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A Date with Tori Amos
She's a hunter who likes to bring home the meat, as long as she can wash it down with a good Bordeaux.
Interview by Bill Dunn
Photo by Dan Burn-Forti
The scene: a restaurant in Central London.
Tori Amos: The crab tom yum - its really fresh, the crab?
Waiter: Madame, ees tom yum soup - Thailand soup, you know?
Tori: I know.
Waiter: The crab ees always fresh. Ees very very good soup, but a little spicy.
Esquire: That was very LA conversation.
Tori: The thing about LA in the 80s was that people were doing blow and talking about their charity work at the same time, which I thought was accurate. Now the vegans are running the music industry. They have no-smoking laws, everyone's drug free, going to their AA meetings. They all need glasses. And a good Bordeaux.
SQ: I got as far as Santa Barbara and I was too scared to continue.
Tori: Wise move.
SQ: Even the waiters had stage make up.
Tori: I find it hard to get an honest answer in LA. They'll say the right thing, but they'll probably slit my throat within minutes of getting back to the office.
SQ: And that doesn't happen here?
Tori: There's a cynicism in London which can be exhausting. Everyone's so clever I can barely walk into it - it's too groovy for me.
SQ: You tread a fine line between being fairly popular...
Tori: Not with the Christians!
SQ: ... and exercising a fair bit of control.
Tori: Well, it seems to work.
SQ: In the US, even 'rebellious' artistes seem willing to compromise to get on.
Tori: When I performed "Precious Things" on the David Letterman show, I couldn't say "cum." The line was, "so you can make me cum that doesn't make you Jesus." They wanted me to sing, "just 'cause you can make me hum..." I said, "I'll give it a diphthong and you won't know what it is. I'll sing it as though I've got a dick in my mouth."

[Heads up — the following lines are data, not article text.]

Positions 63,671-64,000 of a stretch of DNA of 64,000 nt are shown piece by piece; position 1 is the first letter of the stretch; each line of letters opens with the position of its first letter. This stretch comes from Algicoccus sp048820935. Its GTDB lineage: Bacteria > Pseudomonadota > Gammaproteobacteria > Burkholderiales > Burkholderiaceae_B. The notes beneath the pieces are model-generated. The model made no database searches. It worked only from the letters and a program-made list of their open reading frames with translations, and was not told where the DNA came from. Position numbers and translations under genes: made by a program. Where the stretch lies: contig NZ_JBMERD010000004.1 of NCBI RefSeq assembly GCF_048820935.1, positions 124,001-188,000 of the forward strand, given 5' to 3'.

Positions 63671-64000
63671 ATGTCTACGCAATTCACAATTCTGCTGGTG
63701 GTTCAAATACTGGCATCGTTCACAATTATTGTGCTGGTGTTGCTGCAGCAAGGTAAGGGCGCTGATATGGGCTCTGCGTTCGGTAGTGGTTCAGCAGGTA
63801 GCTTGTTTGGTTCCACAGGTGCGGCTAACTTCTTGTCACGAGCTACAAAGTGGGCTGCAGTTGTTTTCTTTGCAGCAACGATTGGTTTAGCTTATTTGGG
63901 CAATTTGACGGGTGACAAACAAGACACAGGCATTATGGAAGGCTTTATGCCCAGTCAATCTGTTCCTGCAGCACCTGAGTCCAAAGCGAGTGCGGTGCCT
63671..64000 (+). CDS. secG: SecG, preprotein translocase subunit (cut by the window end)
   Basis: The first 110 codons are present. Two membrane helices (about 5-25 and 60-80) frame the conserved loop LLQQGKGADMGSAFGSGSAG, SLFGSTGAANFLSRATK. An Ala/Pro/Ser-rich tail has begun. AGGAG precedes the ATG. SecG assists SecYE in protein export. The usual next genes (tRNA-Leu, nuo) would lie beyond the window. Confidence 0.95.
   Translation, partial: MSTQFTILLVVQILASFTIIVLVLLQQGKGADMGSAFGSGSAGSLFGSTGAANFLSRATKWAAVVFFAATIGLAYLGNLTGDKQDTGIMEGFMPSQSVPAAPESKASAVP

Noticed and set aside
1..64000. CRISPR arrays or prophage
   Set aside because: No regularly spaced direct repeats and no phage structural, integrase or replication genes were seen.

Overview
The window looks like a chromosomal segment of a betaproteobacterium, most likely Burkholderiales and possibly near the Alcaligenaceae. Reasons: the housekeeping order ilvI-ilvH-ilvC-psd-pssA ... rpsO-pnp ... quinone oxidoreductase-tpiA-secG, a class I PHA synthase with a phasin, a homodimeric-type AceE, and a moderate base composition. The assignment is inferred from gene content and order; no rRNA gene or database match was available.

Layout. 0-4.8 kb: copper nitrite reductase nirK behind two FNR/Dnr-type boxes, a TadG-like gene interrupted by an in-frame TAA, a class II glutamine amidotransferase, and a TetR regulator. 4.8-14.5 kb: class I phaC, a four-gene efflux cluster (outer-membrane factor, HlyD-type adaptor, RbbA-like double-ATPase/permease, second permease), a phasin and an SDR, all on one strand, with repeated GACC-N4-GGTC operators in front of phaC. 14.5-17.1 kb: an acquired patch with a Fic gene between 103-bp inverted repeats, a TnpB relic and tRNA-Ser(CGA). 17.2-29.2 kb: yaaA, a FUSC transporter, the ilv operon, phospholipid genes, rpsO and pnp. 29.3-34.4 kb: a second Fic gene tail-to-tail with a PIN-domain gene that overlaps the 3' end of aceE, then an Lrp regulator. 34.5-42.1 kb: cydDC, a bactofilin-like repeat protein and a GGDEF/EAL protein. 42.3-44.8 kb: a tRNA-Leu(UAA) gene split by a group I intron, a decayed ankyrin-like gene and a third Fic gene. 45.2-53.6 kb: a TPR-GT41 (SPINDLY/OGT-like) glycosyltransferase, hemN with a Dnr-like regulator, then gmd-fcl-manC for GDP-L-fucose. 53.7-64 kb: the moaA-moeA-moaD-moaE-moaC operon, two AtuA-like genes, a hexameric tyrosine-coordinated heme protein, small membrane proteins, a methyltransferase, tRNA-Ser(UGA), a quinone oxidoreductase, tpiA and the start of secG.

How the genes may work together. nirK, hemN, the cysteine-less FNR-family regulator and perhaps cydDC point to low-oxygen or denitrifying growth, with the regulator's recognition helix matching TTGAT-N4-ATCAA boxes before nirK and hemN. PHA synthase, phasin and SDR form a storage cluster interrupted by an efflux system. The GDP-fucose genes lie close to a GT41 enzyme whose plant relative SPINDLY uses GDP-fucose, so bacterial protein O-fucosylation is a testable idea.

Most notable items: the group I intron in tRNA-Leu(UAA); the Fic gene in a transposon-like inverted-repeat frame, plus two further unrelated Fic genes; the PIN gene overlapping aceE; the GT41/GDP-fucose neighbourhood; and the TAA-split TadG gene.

SQ: You've got to keep an eye on compromises or you eventually end up looking like a dickhead.
Tori: Or you wake up and your song has been used as a commercial. You have to be able to say, "If you do this, I will kidnap your children and burn down where daddy works."
SQ: So, which do you think would be worse - a planet populated solely by men, or by women? I mean, assuming sperm banks were around.
Tori: Well, we'd have an easier time of it. You'd have to figure out a way to get a womb... And who would breast feed? You guys would be too busy playing with your new breasts to feed the baby.
SQ: What? Breast fascination is a cliche - if a man's having a relationship with someone they're not that important.
Tori: Men who look for a body part - they're Neanderthal. Mind you, women can be shockingly graphic sometimes, even as they're looking in their Prada bags. There are conversations in the ladies room that men would blush at.
SQ: Well, you can be graphic too. How about the remix of "Professional Widow" ("it's got to be big")?
Tori: Well, the lyric is "Slag pit, stag shit. Honey bring it close to my lips. Don't blow those brains yet. It's got to be big." Could be anything - death, a body part. The remix concentrated on a line. Obviously that's a place where women can really strike, though. Women can really wound a guy in that way if they want to, and that remix could prey on man's worst fears.